A pension fund in the United States has added both Bitcoin and Ether to its portfolio. This marks the first-ever cryptocurrency investment by a US public pension plan, further highlighting institutional demand for crypto exposure. Firefighter Pension Partners With NAYDIG According to a press release from Newswire, the Houston Firefighters' Relief and Retirement Fund (HFRRF) announced their investment this morning. NAYDIG – a Fintech service provider for banks, corporations, and institutions – facilitated the purchase on the fund’s behalf. It…
Bitcoin is a groundbreaking invention that has spurred a new financial revolution with long-term consequences globally.
Bitcoin could very well be the most important invention since the creation of the internet. Economy experts see it as the dawning of a new age, one in which electronic cash and virtual transactions will reshape our understanding of currencies, investments, and financial intelligence.
Bitcoin in a nutshell:
- Issued in 2009, Bitcoin is the first decentralized digital currency.
- Bitcoin gives financial power back to the people.
- Owners in a peer-to-peer network regulate Bitcoin.
- Bitcoin transactions are more secure than real money transfers.
- Governmental institutions and banks do not have control over Bitcoin.
- You can exchange real cash for Bitcoin.
- You can use Bitcoin to pay or get paid for certain products and services.
- The creator of Bitcoin is yet unknown.
What is Bitcoin?
Despite their graphic representation as golden coins with a large “B” on top, physical Bitcoins do not actually exist. They are not coins or printed bills that you can store in your pockets. The entire amount of Bitcoin units is available only in virtual form.
Bitcoin is digital cash that you can transfer online in a peer-to-peer network with other people who hold this type of electronic currency.
Bitcoin is a decentralized digital asset with decentralized value, which means it is not regulated or controlled by governments or financial institutions.
When you possess Bitcoins, you enter an international community of Bitcoin owners. Similarly to all these owners, your presence there is anonymous to a certain extent. Your account cannot be tracked by standard identifying features such as your name, address, or social security number.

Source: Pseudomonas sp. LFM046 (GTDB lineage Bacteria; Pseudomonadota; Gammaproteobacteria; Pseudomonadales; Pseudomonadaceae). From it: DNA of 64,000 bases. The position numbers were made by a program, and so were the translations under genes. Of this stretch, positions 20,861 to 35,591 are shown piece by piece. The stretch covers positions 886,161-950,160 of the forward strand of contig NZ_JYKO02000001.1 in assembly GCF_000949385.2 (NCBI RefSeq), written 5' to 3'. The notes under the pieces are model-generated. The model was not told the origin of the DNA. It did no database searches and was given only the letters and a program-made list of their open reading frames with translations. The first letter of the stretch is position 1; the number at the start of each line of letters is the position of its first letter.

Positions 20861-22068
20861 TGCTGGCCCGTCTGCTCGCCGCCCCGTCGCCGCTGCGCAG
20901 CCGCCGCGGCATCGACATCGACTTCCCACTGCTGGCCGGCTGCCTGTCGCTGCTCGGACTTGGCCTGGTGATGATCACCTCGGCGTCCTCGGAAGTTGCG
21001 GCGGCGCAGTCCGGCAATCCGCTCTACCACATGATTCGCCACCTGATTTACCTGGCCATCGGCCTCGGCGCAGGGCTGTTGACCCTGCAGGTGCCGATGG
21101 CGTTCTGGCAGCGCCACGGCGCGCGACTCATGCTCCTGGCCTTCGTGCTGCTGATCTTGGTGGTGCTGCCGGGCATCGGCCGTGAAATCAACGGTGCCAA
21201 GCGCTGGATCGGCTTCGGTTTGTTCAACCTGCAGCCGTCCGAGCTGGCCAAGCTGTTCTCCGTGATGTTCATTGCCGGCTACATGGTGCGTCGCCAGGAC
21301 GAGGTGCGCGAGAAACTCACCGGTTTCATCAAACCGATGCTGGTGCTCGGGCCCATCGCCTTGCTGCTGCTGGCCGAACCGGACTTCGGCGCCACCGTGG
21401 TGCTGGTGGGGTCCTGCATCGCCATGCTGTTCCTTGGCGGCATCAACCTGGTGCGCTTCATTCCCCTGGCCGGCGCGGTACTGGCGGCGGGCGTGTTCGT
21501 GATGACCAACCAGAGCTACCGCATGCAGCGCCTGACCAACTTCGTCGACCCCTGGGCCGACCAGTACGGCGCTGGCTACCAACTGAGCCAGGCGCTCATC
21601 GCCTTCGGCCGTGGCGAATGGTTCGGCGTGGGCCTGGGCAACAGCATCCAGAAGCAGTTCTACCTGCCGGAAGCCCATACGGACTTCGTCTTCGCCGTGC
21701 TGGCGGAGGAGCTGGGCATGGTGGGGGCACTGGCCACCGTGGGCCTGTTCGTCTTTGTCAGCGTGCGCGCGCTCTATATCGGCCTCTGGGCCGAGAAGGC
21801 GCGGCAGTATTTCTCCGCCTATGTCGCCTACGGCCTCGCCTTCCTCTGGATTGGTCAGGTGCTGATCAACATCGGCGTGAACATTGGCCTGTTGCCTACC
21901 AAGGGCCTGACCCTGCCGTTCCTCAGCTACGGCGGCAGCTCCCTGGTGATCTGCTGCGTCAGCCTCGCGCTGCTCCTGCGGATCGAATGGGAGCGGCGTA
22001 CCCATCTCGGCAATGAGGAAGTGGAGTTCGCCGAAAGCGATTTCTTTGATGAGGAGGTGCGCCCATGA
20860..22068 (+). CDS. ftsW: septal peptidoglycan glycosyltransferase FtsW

Bitcoin is the first-ever form of cryptocurrency – a combination of blockchain technology and cryptography. It is electronic cash that users can transact without the oversight of governmental authorities or traditional banking institutions.
So, let’s break Bitcoin apart, understand cryptocurrency, discover its benefits, and open the door to new and exciting investment opportunities!
A brief history of Bitcoin
The origin story of Bitcoin is shrouded in mystery. The first official reference to it was made on October 31st, 2008, through a whitepaper that explained some of its features and benefits. It was only a few months later, on January 3rd, 2009, that a person or a group of people under the name of Satoshi Nakamoto announced its release.
There are several theories about whom Satoshi Nakamoto is or whether someone by that name really exists. Still, none can trace the invention of this new electronic cash system to a single entity. The person or persons identified under this name disappeared in 2011 shortly after sharing the source code and the community’s domains around the revolutionary cryptocurrency.
What is Blockchain technology?
As a neophyte to the world of cryptocurrency, you can better understand Bitcoin if you know a thing or two about how blockchain technology works.
Blockchain is an unalterable sequence of transactions that rely on each other to validate their authenticity. These transactions can hold any data, but most of them feature economic values. They create a long string (chain) of records (blocks) that can grow endlessly without accepting data modifications.
A blockchain does not need the supervision of an external authority to certify the accuracy of its records. All blocks are connected through high-security cryptography that includes unchangeable data pointing to the previous record, such as transaction details and timestamps.
One block allows for recording information that cannot be altered without changing the previous block’s data in the chain (a.k.a. the parent block). Blockchain technology enables safe and permanently verifiable transactions in a peer-to-peer network. It can serve for secure cloud data storage in various industries and activities, such as:
- Businesses can use it as part of a decentralized platform for tracking shipping goods.
- Institutions may use it for digital id protection or establish a secure digital voting platform.
- Social media networks can use blockchains to increase the safety of their users’ personal data.
When it comes to Bitcoin, blockchain technology enables the transfer of virtual money between peers in a perfectly secure transaction and as part of a fully decentralized ledger that does not require the guidance and control of external financial institutions.
How does Bitcoin work?
Bitcoin works as part of a relatively straightforward process. People who possess Bitcoins can transfer them to a peer-to-peer network. Each transaction becomes an encrypted record in the giant, ever-increasing blockchain (ledger) that includes all the Bitcoin transfers ever made.